• During one such visit chez Sponge, Hogan found himself tempted into bed with Bubba’s wife, Heather Clem – all with Bubba’s knowledge and express encouragement.

• What Bubba neglected to mention to Hogan was that he would be filming the entire encounter, in all its gruesome detail, on a wall-mounted camera in his bedroom.

• Bubba then burned the resulting video onto DVD and labelled it “Hogan”, filing it away in his office – presumably for posterity (although Bubba can be heard on the video telling Heather “If we ever need to retire, here is our ticket”)

• Six years later, in 2012, owing to a set of circumstances that no-one seems prepared to properly own up to under oath, that same video somehow ended up being sent anonymously to New York media gossip site, Gawker.

• Gawker then published a 1,400 word essay detailing the 30 minute sex tape, which was accompanied by a two minute ‘highlights’ reel of the video (the bulk of which was Hulk Hogan complaining about all the pork he’d eaten that day; intercut with nine seconds of uncensored footage of Hogan actually slipping it in.)

• As a result of them publishing the covert sex video that Bubba set up and recorded of his best friend fucking his wife, Gawker was fined $141 million (later reduced to $31m) and was bankrupted.

• Bubba, meanwhile, managed to settle his beef with Hogan for a relatively meagre $5,000.

The case – which we’ve written plenty about here, here, here and here – has been one of the biggest shocks to the online media landscape in its history. Not only did it take down Gawker, it introduced the wider world to two men who had previously been flying a little under the radar.

The first of those men was Peter Thiel, one of the billionaire founders of PayPal.

It turned out that Thiel was secretly bankrolling the entire Hulk Hogan case as a way to get back at Gawker for the unflattering coverage it had carried on its tech sister site Valleywag – in which Gawker openly discussed Thiel’s sexuality. Though Thiel was already tremendously rich, his success in defeating Gawker caused him to ramp his ambitions up a gear. Shortly after the case was concluded, he made a speech at the Republican National Convention, became a delegate for California to secure Trump’s nomination, became a million dollar donor to the Trump campaign, and was invited to become part of the executive committee of Trump’s transition team.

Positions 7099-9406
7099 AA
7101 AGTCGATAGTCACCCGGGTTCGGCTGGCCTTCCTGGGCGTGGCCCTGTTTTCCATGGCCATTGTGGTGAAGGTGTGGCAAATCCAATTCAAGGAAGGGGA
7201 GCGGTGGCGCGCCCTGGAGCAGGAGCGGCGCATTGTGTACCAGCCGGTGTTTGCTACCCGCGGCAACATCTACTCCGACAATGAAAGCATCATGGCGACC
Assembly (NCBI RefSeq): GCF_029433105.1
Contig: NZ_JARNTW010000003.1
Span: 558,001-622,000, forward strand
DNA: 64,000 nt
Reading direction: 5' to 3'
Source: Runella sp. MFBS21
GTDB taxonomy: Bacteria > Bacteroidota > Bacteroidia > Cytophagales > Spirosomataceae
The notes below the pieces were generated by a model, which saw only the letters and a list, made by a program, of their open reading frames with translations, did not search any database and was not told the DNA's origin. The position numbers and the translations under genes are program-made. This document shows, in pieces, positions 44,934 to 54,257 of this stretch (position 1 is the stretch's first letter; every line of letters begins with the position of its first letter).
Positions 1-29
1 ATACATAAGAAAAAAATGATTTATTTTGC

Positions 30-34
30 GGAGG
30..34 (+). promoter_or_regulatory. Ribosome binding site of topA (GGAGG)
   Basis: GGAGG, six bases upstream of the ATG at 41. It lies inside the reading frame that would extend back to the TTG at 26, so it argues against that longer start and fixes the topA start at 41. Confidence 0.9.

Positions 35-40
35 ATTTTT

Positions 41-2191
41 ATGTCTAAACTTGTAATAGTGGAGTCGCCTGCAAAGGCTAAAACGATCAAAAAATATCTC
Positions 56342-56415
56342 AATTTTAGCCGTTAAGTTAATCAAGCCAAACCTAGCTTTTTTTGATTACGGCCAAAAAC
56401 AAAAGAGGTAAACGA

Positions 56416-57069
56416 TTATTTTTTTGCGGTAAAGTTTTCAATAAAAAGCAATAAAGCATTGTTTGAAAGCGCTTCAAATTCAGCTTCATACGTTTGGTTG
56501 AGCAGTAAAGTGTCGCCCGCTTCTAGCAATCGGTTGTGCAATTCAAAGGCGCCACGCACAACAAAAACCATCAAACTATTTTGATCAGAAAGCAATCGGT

(If you’re interested: we’ve written more about Thiel here)

The second was Charles Harder, who – as a result of slaying Gawker – quickly became the hotshot new lawyer in Hollywood.

Having previously made his name taking on slightly less glamorous cases (like suing a Canadian fireplace manufacturer for using unauthorised images of Jude Law in their marketing; or suing an armchair maker for making unlicensed references to Clint Eastwood), Harder was now the golden boy for any big star who wanted to crush their foes.

Among those who immediately tapped him up for help were:

• Former Fox News CEO and sex pest Roger Ailes, who hired Harder to shut down any reports of his widespread sexual misconduct

• First Lady Melania Trump, who hired Harder to sue any newspaper who was damaging her potential branding opportunities (though Harder later refiled complaints, removing any wording that implied the First Lady was motivated primarily by commercial profit)

• President Donald Trump, who hired Harder to represent him in defamation proceedings against the porn star he’d paid off, Stormy Daniels

(If you’re interested: we’ve written more about Harder here)

The carnage that Bubba The Love Sponge has inadvertently brought forth has been surprisingly far-reaching. Although his personal influence on it all has been largely indirect, these incidents have undoubtedly had a marked effect on significant swathes of the current political and cultural conversation.

So where is he these days? Sitting atop a pile of money, chuckling to himself as the world around him burns?

Erm, not quite…

Dried Up

In 2015, Bubba was caught by ratings firm Nielsen encouraging one of their participants to tamper with the ratings system to make it seem like they listened to his show much more than they really did (artificially inflating its figures to make the show seem more popular than it actually was). Bubba admitted to one count of this, but Nielsen was convinced that he’d been fixing his figures a lot more than that.

They initially sued him for $1 million in October of that year, but ended up suffering a series of delays to the court hearing and ultimately reached a settlement in mid-2018.

The whole thing has clearly taken a chunk of out Bubba. Not just financially, but out of his ego too. His current show has been taken off the schedules of stations all across across America. In his hometown of Tampa, he has been downgraded from FM radio to AM radio. The listening figures through his internet radio streaming site bubbaarmyradio.com are dwindling.

His legal woes have been compounded by the divorce papers his ex-wife filed after the Hogan sex tape got leaked. Hogan is still tied up in litigation surrounding it, trying to get to the bottom of who originally leaked. Meanwhile, Bubba has had to put his mansion up on the market, and he had to borrow money from neighbours last year to keep his water on.

Will the same fate befall Tucker Carlson?

Probably not. But it’s nice to dream.